Organic Farming from a City Boy's Perspective
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We like more than 90 percent of small farmers across the nation have full time jobs. We've been working every weekend since March 21st, non-stop. We've had some good times, great successes and huge failures. We are physically and mentally tired and looking forward to the colder days and slower pace.
Yet there is melancholy to the coming days. Putting the green grass covers on the gardens, getting the chickens on next years production beds and covering the strawberries. We are exhausted yet we do these choirs with a heavy heart. We need and want the break but there is something sad to the fact that we won't be outside for long periods of time tending to growing vegetables, fruits, herbs and watching the chickens frolic.
We'll get into canning mode so we have vegetables over the winter. The irrigation will be pulled and plants mowed from this years production fields I'll do a shallow till and cover the fields with winter rye and hairy vetch. Once that is done the place has been put to bed for the winter.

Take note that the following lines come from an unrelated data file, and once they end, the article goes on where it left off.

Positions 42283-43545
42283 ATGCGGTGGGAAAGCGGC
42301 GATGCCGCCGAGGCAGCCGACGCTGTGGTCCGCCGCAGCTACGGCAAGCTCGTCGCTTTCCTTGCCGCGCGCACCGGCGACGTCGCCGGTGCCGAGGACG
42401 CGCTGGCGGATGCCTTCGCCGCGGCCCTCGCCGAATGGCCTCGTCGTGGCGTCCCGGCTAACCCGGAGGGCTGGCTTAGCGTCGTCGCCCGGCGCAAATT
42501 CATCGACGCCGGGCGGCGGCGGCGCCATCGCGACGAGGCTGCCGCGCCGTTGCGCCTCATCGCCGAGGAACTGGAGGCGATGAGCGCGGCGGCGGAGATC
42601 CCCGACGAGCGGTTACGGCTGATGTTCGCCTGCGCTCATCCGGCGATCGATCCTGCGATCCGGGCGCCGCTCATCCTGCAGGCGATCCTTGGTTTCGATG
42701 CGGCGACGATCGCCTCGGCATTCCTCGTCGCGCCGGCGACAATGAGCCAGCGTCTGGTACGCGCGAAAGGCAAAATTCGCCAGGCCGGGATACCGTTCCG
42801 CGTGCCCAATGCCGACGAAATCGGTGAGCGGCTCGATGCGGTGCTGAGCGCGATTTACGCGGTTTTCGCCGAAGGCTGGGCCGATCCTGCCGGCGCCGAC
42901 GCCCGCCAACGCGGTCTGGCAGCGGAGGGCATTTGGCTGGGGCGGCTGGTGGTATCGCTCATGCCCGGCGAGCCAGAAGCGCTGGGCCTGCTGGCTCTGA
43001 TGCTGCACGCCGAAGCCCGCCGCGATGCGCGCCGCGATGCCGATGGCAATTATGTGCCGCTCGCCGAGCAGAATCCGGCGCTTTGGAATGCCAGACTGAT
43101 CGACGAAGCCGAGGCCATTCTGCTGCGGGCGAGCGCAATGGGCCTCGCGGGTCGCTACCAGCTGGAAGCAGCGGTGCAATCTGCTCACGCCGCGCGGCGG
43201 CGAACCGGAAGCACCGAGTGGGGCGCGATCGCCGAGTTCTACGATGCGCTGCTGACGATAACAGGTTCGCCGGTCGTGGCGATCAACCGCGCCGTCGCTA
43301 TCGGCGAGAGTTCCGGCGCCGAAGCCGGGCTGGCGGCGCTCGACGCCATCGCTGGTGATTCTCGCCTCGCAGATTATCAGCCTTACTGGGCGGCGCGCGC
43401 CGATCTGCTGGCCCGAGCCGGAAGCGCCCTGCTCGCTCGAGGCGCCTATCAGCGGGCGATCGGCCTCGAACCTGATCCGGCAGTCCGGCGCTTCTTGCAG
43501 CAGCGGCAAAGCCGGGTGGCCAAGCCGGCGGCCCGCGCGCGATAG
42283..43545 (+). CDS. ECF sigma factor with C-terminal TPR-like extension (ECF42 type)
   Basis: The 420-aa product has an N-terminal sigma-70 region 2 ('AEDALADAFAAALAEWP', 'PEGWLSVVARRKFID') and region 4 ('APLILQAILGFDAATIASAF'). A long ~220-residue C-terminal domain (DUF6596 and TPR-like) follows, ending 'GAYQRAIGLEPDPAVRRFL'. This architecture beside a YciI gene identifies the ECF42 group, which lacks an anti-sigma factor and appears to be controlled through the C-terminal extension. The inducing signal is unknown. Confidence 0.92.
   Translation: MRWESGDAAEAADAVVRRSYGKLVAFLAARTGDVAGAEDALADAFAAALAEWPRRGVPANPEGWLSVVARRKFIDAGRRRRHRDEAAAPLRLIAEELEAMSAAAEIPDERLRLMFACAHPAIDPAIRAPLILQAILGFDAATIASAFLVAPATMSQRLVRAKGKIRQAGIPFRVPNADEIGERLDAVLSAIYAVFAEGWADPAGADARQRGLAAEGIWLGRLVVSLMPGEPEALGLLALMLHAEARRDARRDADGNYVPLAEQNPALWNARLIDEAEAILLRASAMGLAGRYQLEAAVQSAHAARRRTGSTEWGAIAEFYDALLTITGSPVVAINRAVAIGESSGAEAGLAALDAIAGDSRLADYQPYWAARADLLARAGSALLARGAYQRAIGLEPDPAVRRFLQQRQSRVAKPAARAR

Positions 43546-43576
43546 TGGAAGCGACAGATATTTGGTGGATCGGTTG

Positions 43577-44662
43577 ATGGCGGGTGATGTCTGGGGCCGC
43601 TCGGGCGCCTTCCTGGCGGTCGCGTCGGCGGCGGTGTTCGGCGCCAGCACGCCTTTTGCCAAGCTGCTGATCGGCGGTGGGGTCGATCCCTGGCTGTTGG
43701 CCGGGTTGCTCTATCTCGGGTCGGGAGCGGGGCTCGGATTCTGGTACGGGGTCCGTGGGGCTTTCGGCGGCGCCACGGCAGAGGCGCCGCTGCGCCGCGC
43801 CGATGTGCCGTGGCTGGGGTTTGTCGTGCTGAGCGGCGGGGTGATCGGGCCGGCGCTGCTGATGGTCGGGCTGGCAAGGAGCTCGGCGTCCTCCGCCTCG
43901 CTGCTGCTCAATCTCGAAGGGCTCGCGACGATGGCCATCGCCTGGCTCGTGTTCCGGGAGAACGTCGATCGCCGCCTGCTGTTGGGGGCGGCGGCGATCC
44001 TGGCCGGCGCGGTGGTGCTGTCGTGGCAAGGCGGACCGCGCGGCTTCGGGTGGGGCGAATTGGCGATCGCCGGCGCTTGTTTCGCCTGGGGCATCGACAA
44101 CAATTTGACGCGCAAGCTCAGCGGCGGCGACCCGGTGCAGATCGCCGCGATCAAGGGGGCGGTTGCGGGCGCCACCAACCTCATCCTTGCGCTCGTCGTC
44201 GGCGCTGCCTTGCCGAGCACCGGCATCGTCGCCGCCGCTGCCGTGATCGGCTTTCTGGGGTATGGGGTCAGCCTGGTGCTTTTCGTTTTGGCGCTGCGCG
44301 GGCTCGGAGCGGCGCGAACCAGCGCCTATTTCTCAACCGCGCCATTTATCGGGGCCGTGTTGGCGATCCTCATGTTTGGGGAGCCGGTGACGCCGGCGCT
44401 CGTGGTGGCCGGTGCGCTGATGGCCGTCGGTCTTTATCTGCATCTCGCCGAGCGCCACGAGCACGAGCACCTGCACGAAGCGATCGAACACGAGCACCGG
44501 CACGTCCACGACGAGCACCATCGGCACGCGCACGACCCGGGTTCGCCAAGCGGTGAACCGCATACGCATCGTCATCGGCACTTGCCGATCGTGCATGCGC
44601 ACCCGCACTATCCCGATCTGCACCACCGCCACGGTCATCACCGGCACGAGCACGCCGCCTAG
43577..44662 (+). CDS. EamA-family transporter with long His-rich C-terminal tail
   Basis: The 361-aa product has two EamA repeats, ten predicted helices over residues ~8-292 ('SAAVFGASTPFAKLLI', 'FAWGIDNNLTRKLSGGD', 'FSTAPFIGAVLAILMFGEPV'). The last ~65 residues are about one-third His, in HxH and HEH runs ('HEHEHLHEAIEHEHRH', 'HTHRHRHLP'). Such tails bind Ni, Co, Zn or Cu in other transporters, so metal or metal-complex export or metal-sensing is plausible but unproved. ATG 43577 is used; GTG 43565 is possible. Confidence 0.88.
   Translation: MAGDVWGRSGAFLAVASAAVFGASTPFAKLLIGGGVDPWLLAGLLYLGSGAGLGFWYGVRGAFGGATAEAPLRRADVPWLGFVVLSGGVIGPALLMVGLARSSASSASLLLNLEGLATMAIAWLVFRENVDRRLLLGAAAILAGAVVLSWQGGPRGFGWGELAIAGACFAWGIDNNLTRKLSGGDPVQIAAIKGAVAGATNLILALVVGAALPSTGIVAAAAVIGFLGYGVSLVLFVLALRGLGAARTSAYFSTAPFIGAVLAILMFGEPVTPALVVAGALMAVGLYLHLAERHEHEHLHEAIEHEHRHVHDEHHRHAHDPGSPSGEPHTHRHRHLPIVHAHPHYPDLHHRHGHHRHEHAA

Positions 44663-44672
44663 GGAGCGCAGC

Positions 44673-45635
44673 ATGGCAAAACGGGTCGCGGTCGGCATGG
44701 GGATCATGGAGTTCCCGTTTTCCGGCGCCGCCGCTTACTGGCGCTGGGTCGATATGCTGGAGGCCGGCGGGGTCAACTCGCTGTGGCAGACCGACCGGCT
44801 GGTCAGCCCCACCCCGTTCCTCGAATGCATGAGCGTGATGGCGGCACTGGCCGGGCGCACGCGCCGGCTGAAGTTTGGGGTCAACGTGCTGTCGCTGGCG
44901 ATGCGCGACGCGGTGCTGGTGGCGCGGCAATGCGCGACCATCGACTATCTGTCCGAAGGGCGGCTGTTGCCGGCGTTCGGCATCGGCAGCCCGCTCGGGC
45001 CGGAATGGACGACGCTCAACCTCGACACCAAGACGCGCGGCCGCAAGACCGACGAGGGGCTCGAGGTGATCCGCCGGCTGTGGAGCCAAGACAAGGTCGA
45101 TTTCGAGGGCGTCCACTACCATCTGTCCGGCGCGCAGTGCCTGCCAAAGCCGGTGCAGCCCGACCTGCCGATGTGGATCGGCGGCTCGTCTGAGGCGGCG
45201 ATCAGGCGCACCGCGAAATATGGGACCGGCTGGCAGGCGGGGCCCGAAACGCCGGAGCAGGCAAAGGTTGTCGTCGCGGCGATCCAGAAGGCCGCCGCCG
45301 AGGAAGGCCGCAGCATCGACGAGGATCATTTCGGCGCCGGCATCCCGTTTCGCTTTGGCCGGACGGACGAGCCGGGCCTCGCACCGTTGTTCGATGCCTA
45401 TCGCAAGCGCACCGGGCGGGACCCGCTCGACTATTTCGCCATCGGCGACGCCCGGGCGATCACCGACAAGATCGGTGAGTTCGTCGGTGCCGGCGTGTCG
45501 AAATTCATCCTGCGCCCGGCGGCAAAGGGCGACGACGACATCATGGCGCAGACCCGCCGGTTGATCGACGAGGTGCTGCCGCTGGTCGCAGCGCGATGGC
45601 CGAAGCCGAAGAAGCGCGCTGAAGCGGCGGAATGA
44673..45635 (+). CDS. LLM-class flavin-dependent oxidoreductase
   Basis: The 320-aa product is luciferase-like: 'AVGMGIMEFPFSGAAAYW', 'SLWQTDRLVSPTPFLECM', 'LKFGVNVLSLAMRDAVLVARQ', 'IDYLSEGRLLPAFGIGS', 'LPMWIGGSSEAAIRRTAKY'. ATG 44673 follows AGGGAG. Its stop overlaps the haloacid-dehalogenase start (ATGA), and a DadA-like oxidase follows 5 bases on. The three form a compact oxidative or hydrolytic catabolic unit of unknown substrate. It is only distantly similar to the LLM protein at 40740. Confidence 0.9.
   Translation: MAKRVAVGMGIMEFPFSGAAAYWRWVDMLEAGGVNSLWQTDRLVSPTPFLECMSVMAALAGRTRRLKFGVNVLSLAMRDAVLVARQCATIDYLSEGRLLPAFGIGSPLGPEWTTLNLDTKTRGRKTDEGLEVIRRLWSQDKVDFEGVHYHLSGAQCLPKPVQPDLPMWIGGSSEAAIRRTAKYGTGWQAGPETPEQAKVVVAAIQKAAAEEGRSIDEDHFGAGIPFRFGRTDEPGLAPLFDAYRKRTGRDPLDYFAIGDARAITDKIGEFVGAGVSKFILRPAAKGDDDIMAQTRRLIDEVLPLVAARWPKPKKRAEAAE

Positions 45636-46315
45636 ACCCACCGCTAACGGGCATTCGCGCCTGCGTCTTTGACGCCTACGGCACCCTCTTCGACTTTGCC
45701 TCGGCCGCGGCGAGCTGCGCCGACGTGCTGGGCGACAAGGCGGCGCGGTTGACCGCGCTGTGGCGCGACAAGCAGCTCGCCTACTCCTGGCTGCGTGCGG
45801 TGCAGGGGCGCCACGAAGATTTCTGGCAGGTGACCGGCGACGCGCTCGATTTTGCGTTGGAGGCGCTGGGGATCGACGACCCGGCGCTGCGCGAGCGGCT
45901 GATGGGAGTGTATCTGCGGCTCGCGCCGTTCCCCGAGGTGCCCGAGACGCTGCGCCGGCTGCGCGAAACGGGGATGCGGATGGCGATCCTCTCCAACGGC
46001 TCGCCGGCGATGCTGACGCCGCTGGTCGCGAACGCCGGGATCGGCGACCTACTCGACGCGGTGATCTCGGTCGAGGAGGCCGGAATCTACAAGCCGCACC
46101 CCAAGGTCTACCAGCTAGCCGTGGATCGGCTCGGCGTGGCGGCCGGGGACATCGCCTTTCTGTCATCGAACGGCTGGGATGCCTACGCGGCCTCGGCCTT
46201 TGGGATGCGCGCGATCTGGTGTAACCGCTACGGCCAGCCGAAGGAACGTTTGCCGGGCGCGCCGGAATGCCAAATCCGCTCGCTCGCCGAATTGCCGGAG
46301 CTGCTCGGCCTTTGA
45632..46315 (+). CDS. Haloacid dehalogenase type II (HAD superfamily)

We then turn our attention to making Italian and French breads, the Italian cooking classes and keeping the chickens comfortable if the weather gets to extreme. I do lament the passing of summer, as hard as the work is, the sun hot and atmosphere moist, I like eating fresh vegetables out of the garden. I eat more vegetables now knowing there the freshest, safest money can buy and they are from our hands and our efforts. I'll miss the weekly interactions with our customers and talking about how to prepare a vegetable or certain dish. Our customers have been supportive, rejuvenating, focused, motivating and most importantly there.
Keep eating fresh and local, David did beat Goliath and we will again this time. Eat local, find a farmer that is growing healthy food. Tell your friends, your family and your colleagues about him or her. The more we speak out the safer our food supply should become.
Don't be complacent, there are some people like my wife and I who do extraordinary things in order to bring safe fresh foods to our community and there are people in your community doing the same thing for you. We all know of parents that have a child or children that have food allergies? Let me ask, how many friends did you have growing up with food allergies? I didn't have any; except for me I hated Brussels sprouts. Proportionally more humans are suffering from food born illnesses now then ever before, despite taking into account the increase in surface population. Haven't enough people given their lives just because they wanted a simple meal with maybe spinach or a hamburger with lettuce, or peanut butter treat?